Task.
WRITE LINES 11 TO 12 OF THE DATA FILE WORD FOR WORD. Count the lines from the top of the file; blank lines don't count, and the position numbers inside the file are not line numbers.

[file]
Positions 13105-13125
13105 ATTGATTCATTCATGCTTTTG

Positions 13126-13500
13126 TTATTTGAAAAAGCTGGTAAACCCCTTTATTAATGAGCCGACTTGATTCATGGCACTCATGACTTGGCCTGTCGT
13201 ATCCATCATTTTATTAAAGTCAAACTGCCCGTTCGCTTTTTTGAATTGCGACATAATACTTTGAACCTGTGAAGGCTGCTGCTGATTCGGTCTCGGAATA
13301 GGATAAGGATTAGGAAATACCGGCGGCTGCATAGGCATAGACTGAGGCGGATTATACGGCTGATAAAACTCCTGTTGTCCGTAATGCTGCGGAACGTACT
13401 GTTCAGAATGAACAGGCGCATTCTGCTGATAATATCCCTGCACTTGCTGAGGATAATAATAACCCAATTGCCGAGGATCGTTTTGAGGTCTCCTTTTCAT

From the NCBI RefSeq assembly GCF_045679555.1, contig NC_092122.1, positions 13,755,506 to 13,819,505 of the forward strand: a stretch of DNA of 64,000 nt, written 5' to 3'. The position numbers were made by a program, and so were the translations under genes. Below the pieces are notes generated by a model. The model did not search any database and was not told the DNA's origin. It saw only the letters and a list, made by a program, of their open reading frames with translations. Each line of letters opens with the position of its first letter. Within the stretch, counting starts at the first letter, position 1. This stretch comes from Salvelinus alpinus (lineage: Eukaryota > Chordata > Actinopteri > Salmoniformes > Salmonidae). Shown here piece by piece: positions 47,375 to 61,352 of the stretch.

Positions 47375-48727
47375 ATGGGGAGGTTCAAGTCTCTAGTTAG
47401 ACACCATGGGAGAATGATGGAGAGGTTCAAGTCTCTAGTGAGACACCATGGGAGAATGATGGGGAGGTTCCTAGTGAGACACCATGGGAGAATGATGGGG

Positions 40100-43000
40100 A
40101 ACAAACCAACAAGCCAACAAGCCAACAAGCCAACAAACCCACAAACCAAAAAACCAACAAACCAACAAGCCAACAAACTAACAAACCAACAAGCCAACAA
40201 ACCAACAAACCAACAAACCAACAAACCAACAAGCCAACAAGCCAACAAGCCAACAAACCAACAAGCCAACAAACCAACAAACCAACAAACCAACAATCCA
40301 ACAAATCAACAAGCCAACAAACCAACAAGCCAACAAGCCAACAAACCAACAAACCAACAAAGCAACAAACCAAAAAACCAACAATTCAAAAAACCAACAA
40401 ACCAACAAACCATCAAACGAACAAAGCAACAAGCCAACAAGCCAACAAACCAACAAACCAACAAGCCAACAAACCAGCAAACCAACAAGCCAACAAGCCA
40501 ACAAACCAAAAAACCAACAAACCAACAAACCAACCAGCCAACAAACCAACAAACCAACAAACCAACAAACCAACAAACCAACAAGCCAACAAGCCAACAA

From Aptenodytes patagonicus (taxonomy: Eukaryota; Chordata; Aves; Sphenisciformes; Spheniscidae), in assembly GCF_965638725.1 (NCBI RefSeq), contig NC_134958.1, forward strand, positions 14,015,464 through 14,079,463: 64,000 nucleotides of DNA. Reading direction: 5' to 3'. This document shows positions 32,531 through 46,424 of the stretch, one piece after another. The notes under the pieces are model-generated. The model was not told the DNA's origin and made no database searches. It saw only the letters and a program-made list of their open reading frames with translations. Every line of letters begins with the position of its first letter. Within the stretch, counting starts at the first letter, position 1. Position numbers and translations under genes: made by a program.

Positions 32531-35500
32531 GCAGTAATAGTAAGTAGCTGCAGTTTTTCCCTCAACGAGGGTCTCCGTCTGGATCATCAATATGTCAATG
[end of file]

47401 ACACCATGGGAGAATGATGGAGAGGTTCAAGTCTCTAGTGAGACACCATGGGAGAATGATGGGGAGGTTCCTAGTGAGACACCATGGGAGAATGATGGGG

Positions 40100-43000